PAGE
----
US20060113565A1 (en) 2004-11-10 2006-06-01 Canon Kabushiki Kaisha Electric elements and circuits utilizing amorphous oxides
US20060113539A1 (en) 2004-11-10 2006-06-01 Canon Kabushiki Kaisha Field effect transistor
US20060113536A1 (en) 2004-11-10 2006-06-01 Canon Kabushiki Kaisha Display
US7061014B2 (en) 2001-11-05 2006-06-13 Japan Science And Technology Agency Natural-superlattice homologous single crystal thin film, method for preparation thereof, and device using said single crystal thin film
US20060169973A1 (en) 2005-01-28 2006-08-03 Semiconductor Energy Laboratory Co., Ltd. Semiconductor device, electronic device, and method of manufacturing semiconductor device
US20060170111A1 (en) 2005-01-28 2006-08-03 Semiconductor Energy Laboratory Co., Ltd. Semiconductor device, electronic device, and method of manufacturing semiconductor device
US20060197092A1 (en) 2005-03-03 2006-09-07 Randy Hoffman System and method for forming conductive material on a substrate
US7105868B2 (en) 2002-06-24 2006-09-12 Cermet, Inc. High-electron mobility transistor with zinc oxide
US20060208977A1 (en) 2005-03-18 2006-09-21 Semiconductor Energy Laboratory Co., Ltd. Semiconductor device, and display device, driving method and electronic apparatus thereof
US20060228974A1 (en) 2005-03-31 2006-10-12 Theiss Steven D Methods of making displays
US20060231882A1 (en) 2005-03-28 2006-10-19 Il-Doo Kim Low voltage flexible organic/transparent transistor for selective gas sensing, photodetecting and CMOS device applications
US20060238135A1 (en) 2005-04-20 2006-10-26 Semiconductor Energy Laboratory Co., Ltd. Semiconductor device and display device
US20060284171A1 (en) 2005-06-16 2006-12-21 Levy David H Methods of making thin film transistors comprising zinc-oxide-based semiconductor materials and transistors made thereby
US20060284172A1 (en) 2005-06-10 2006-12-21 Casio Computer Co., Ltd. Thin film transistor having oxide semiconductor layer and manufacturing method thereof
EP1737044A1 (en) 2004-03-12 2006-12-27 Japan Science and Technology Agency Amorphous oxide and thin film transistor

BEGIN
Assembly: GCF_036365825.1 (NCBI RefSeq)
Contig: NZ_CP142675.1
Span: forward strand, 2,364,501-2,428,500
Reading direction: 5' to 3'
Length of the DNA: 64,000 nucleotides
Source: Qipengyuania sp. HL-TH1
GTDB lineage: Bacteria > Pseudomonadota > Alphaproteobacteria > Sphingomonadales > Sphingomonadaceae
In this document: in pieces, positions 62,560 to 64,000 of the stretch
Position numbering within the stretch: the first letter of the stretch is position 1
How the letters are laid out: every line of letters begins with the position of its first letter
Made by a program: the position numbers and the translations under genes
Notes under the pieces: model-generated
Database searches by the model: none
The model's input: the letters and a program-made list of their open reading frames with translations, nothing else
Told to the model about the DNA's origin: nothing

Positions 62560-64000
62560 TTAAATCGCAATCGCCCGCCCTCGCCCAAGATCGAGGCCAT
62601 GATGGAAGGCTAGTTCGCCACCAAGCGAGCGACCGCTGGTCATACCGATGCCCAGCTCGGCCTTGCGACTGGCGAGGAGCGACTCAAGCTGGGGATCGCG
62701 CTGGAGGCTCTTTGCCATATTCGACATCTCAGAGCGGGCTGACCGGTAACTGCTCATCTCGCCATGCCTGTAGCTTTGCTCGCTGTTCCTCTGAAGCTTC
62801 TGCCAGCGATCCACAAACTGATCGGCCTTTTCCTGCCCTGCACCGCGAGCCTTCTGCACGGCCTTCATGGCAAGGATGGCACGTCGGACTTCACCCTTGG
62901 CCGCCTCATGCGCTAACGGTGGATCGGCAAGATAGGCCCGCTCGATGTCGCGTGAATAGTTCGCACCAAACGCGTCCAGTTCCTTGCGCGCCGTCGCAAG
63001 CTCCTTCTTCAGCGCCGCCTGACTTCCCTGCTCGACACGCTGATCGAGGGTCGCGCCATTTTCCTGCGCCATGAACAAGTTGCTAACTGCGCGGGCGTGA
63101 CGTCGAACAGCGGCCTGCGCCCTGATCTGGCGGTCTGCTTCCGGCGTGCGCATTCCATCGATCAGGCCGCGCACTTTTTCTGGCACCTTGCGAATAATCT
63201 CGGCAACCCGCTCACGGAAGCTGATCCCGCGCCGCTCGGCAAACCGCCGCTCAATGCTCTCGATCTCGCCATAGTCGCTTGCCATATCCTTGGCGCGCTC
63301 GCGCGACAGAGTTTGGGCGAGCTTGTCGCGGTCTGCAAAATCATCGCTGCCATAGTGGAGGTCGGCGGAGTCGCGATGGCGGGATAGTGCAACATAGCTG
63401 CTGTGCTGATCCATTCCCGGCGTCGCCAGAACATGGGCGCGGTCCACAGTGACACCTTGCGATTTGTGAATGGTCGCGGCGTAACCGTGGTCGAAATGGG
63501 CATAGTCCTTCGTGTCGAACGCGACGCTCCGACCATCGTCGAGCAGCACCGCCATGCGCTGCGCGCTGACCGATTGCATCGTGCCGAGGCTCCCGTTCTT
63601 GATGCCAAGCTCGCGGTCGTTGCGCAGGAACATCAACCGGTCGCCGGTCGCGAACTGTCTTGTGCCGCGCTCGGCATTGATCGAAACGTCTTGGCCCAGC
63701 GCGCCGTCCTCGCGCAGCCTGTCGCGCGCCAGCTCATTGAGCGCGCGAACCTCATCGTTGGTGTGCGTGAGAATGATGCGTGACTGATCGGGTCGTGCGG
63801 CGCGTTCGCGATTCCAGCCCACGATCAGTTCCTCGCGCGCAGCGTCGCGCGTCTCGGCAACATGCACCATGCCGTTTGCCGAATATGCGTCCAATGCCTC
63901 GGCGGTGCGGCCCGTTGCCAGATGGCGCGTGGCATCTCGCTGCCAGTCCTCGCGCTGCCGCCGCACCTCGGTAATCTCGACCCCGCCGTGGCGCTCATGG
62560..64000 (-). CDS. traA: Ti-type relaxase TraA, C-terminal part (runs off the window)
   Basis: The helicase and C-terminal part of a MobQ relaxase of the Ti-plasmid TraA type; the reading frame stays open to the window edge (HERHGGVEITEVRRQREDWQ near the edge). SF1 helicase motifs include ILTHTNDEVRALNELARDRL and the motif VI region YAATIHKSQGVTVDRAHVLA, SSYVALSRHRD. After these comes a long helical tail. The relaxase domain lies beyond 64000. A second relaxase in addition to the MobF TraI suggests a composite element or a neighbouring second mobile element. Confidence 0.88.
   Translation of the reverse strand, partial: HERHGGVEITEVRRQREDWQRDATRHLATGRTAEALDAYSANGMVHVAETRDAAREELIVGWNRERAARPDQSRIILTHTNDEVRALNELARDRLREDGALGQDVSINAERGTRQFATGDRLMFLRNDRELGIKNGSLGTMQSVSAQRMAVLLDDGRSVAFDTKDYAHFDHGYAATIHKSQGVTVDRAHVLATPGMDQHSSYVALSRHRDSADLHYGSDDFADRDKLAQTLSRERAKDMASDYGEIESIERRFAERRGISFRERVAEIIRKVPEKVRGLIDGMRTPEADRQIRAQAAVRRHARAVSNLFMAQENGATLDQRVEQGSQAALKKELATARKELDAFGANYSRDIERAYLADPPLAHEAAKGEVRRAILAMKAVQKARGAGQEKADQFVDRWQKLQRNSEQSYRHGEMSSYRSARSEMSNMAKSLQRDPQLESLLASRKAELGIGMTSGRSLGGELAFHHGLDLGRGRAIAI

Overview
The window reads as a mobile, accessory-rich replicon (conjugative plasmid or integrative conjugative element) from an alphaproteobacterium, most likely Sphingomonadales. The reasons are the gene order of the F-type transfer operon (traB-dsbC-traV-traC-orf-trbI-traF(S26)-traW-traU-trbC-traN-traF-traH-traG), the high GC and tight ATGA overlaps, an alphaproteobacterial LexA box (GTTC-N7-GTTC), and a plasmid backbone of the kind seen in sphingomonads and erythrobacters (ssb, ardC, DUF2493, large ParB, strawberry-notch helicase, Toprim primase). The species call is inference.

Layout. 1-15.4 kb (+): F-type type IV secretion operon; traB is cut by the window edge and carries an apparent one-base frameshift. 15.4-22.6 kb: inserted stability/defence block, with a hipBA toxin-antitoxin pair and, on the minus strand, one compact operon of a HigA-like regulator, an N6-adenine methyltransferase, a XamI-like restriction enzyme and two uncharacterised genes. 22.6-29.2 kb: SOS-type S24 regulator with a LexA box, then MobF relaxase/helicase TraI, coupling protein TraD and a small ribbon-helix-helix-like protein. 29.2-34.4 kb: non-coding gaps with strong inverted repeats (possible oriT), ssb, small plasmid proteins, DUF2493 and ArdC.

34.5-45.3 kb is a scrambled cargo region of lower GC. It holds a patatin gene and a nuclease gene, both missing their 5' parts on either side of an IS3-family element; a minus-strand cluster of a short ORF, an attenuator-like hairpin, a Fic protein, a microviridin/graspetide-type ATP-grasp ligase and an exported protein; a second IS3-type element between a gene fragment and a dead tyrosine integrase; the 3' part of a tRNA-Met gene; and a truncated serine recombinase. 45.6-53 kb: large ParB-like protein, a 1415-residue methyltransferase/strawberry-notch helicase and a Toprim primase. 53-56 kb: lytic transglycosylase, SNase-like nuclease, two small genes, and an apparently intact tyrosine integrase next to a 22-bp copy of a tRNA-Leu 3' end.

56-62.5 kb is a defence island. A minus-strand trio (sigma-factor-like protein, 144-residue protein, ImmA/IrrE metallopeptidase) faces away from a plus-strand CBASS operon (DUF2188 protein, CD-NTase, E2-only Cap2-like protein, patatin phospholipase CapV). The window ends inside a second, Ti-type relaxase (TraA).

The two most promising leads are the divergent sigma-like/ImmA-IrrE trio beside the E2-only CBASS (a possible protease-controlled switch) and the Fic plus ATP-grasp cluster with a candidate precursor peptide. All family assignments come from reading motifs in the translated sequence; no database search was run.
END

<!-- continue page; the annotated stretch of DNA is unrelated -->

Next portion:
US20060292777A1 (en) 2005-06-27 2006-12-28 3M Innovative Properties Company Method for making electronic devices using metal oxide nanoparticles
US20070024187A1 (en) 2005-07-28 2007-02-01 Shin Hyun S Organic light emitting display (OLED) and its method of fabrication
US20070046191A1 (en) 2005-08-23 2007-03-01 Canon Kabushiki Kaisha Organic electroluminescent display device and manufacturing method thereof
US20070052025A1 (en) 2005-09-06 2007-03-08 Canon Kabushiki Kaisha Oxide semiconductor thin film transistor and method of manufacturing the same
US20070054507A1 (en) 2005-09-06 2007-03-08 Canon Kabushiki Kaisha Method of fabricating oxide semiconductor device
US20070090365A1 (en) 2005-10-20 2007-04-26 Canon Kabushiki Kaisha Field-effect transistor including transparent oxide and light-shielding member, and display utilizing the transistor
US7211825B2 (en) 2004-06-14 2007-05-01 Yi-Chi Shih Indium oxide-based thin film transistors and circuits
US20070108446A1 (en) * 2005-11-15 2007-05-17 Semiconductor Energy Laboratory Co., Ltd. Semiconductor device and manufacturing method thereof
US20070152217A1 (en) 2005-12-29 2007-07-05 Chih-Ming Lai Pixel structure of active matrix organic light-emitting diode and method for fabricating the same
US20070172591A1 (en) 2006-01-21 2007-07-26 Samsung Electronics Co., Ltd. METHOD OF FABRICATING ZnO FILM AND THIN FILM TRANSISTOR ADOPTING THE ZnO FILM
US20070187760A1 (en) 2006-02-02 2007-08-16 Kochi Industrial Promotion Center Thin film transistor including low resistance conductive thin films and manufacturing method thereof
US20070187678A1 (en) 2006-02-15 2007-08-16 Kochi Industrial Promotion Center Semiconductor device including active layer made of zinc oxide with controlled orientations and manufacturing method thereof
US20070252928A1 (en) 2006-04-28 2007-11-01 Toppan Printing Co., Ltd. Structure, transmission type liquid crystal display, reflection type display and manufacturing method thereof
US7297977B2 (en) 2004-03-12 2007-11-20 Hewlett-Packard Development Company, L.P. Semiconductor device
US20070272922A1 (en) 2006-04-11 2007-11-29 Samsung Electronics Co. Ltd. ZnO thin film transistor and method of forming the same
US20070287296A1 (en) 2006-06-13 2007-12-13 Canon Kabushiki Kaisha Dry etching method for oxide semiconductor film
US20080006877A1 (en) 2004-09-17 2008-01-10 Peter Mardilovich Method of Forming a Solution Processed Device
US7323356B2 (en) 2002-02-21 2008-01-29 Japan Science And Technology Agency LnCuO(S,Se,Te)monocrystalline thin film, its manufacturing method, and optical device or electronic device using the monocrystalline thin film